Low volume row crops applications to tomatoes & navy beans: 50-200 L/ha.
High volume applications to row crops – e.g. trellised tomatoes: 200-1000 L/ha except as noted in critical comments. Use 200 L/ha from transplanting increasing to 1000 L/ha at maturity.
High volume directed spray:
Grapes: Apply by hand application, using a high volume coarse spray of 500 mL/vine (e.g. at approx. 2500 vines/ha = 1250 L/ha).
High volume application to Stone Fruits: 1000 to 2000 L/ha.
Foliar sprays to bananas: 300 to 500 L/ha.
Soil Applied Sprays:
High volume application
Stool treatment: Apply as a coarse spray at 500-750 mL per stool.
Band treatment: Apply as a band application with a side delivery boom and offset nozzles – 1 L of spray solution per stool.
Citrus: Apply as a high volume, directed spray to the ground under each tree. For optimum control apply to both sides of the tree. Total spray volume should be 5 to 10 L/tree (e.g. at 250 trees/ha = 1250 to 2500 L/ha).
In furrow applications:
Cotton, Sugarcane: Use a coarse spray: 60 to 100 L/ha as a band over the seed or sett before covering with soil – refer to critical comments for details.
Aerial Application: Use at least 20 L/ha of total spray volume. Spray during the cooler parts of the day or night. To reduce possibility of drift avoid spraying in calm conditions or when wind is light and variable. Preferably, spray in a crosswind. Use suitable application equipment and/or nozzles to deliver a fine spray with a droplet size of 150 to 200 microns.
A spraydrift minimisation strategy should be employed at all times when aerially applying sprays to, or near, sensitive areas. The strategy envisaged is best exemplified by the cotton industry’s Best Management Practice manual.
The smallest rate for cotton is based on a 1 m row spacing. If row spacing varies from 1 m then apply at the use rate according to mL/100 m of row.
The rate for sugarcane is based on a 1.5 m row spacing. If row spacing varies from 1.5 m then apply at the use rate according to mL/100 m of row.
|Cropsarrow_upward||arrow_upwardBBCH||arrow_upwardRegistred norm||arrow_upwardPreharvest Interval|
|Alfalfa, Lucerne||0 - 0||400 - 600||-|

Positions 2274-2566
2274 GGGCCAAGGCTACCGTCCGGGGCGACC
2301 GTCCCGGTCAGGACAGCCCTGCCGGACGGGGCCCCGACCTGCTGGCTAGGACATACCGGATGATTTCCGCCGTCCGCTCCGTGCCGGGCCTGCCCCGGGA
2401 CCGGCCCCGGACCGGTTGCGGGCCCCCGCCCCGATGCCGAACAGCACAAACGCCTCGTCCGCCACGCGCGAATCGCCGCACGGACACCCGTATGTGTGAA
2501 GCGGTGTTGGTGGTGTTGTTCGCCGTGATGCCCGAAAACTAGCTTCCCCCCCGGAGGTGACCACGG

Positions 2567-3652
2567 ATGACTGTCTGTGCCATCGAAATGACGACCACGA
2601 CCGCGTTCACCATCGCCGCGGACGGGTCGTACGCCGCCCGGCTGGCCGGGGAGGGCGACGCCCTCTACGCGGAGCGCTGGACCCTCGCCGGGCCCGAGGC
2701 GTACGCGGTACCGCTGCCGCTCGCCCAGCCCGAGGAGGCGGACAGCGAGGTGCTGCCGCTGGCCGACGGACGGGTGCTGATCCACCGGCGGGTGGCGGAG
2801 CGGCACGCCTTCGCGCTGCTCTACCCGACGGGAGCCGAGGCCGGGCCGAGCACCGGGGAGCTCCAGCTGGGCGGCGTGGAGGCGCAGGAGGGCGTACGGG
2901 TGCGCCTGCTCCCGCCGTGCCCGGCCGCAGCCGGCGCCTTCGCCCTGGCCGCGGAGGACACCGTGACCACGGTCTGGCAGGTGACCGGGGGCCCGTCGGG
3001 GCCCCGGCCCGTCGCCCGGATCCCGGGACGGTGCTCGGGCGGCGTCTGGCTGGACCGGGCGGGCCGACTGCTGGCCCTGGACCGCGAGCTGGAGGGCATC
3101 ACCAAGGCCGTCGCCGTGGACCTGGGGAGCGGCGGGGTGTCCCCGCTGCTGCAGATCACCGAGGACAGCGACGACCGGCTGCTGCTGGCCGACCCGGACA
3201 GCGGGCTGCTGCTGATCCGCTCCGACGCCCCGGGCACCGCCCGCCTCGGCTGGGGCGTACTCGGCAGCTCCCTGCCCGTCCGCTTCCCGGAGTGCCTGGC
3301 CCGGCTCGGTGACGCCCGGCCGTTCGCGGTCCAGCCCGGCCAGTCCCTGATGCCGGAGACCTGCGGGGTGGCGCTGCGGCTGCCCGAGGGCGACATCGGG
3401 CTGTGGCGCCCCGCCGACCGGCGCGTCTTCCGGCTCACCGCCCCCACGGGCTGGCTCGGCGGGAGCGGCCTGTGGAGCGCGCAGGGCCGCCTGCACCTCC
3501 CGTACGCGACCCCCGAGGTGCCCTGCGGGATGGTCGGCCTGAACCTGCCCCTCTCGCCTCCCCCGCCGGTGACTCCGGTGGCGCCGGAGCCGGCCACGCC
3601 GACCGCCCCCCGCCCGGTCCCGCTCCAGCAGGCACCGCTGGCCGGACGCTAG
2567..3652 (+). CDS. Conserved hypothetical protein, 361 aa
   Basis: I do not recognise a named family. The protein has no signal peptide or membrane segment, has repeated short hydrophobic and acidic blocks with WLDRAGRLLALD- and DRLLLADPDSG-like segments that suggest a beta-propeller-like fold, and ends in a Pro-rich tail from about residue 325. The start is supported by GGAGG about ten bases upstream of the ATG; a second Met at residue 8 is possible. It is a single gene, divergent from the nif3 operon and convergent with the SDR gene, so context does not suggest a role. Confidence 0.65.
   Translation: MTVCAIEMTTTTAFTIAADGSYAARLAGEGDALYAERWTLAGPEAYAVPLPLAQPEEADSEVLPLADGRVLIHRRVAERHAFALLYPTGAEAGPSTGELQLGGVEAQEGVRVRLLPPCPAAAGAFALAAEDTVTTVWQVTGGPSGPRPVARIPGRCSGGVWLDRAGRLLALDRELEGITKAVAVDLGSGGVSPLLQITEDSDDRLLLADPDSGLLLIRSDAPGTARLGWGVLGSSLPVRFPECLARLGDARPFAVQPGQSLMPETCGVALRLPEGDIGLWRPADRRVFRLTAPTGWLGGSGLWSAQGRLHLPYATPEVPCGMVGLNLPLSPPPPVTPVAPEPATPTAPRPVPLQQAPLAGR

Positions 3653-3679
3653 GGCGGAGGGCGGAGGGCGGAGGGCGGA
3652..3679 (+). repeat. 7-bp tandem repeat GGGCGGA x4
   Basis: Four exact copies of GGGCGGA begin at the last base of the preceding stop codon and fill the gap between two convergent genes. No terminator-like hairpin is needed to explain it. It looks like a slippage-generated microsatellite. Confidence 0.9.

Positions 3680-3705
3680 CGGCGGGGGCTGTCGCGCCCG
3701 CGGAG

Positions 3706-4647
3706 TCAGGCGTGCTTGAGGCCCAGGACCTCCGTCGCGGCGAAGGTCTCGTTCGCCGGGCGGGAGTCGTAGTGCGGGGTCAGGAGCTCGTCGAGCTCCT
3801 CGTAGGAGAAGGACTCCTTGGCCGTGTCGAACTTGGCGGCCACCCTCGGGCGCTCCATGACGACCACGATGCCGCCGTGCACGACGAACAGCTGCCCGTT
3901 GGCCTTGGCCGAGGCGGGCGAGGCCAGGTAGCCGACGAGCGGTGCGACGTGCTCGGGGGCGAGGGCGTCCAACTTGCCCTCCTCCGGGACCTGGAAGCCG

|Alfalfa, Lucerne||0 - 0||50 - 200||-|
|Apricots||0 - 0||0 - 0||1|
|Bananas||0 - 0||0 - 0||1|
|Beans||0 - 0||50 - 200||-|
|Canola||0 - 0||50 - 200||-|
|Citrus||0 - 0||0 - 0||-|
|Clover||0 - 0||50 - 200||-|
|Cotton||0 - 0||375 - 800||14|
|Lupins||0 - 0||50 - 200||-|
|Navy beans||0 - 0||600 - 800||14|
|Nectarines||0 - 0||0 - 0||1|
|Peaches||0 - 0||0 - 0||1|
|Pears||0 - 0||0 - 0||14|
|Peas||0 - 0||50 - 200||-|
|Plums||0 - 0||0 - 0||1|
|Spring barley||0 - 0||50 - 200||-|
|Spring wheat||0 - 0||50 - 200||-|
|Sugarcane||0 - 0||375 - 375||-|
|Tomatoes||0 - 0||600 - 600||1|
|Vines||0 - 0||0 - 0||-|
|Winter barley||0 - 0||50 - 200||-|
|Winter wheat||0 - 0||50 - 200||-|
- Pasture webwormHednota pedionoma ★★★
- Greenhouse whiteflyTrialeurodes vaporariorum ★★★
- Green miridsCreontiades dilutus ★★★
- Sugarcane wirewormAgrypnus variabilis ★★★
- Striate false wirewormPterohelaeus alternatus ★★★
- Redlegged earth mitesHalotydeus destructor ★★★
- Apple dimpling bugCampylomma liebknechti ★★★
- Native budwormHelicoverpa punctigera ★★★
- Blue oat mitePenthaleus major ★★★
- Banana rust thripsChaetanaphothrips signipennis ★★★
- Banana weevil borerCosmopolites sordidus ★★★
- HeliothisHelicoverpa armigera ★★★
- Brown pasture looperCiampa arietaria ★★★
- Two-spotted miteTetranychus urticae ★★★
- Longtailed mealybugPseudococcus longispinus ★★★
- Tomato russet miteAculops lycopersici ★★★
- Fig longicornAcalolepta vastator ★★★
- Vegetable weevilListroderes difficilis ★★★
- Bryobia miteBryobia rubrioculus ★★★
- Banana spider miteTetranychus lambi ★★★
- Dried fruit beetleCarpophilus spp. ★★★
- Leaf Eating WeevilEutinophaea bicristata ★★★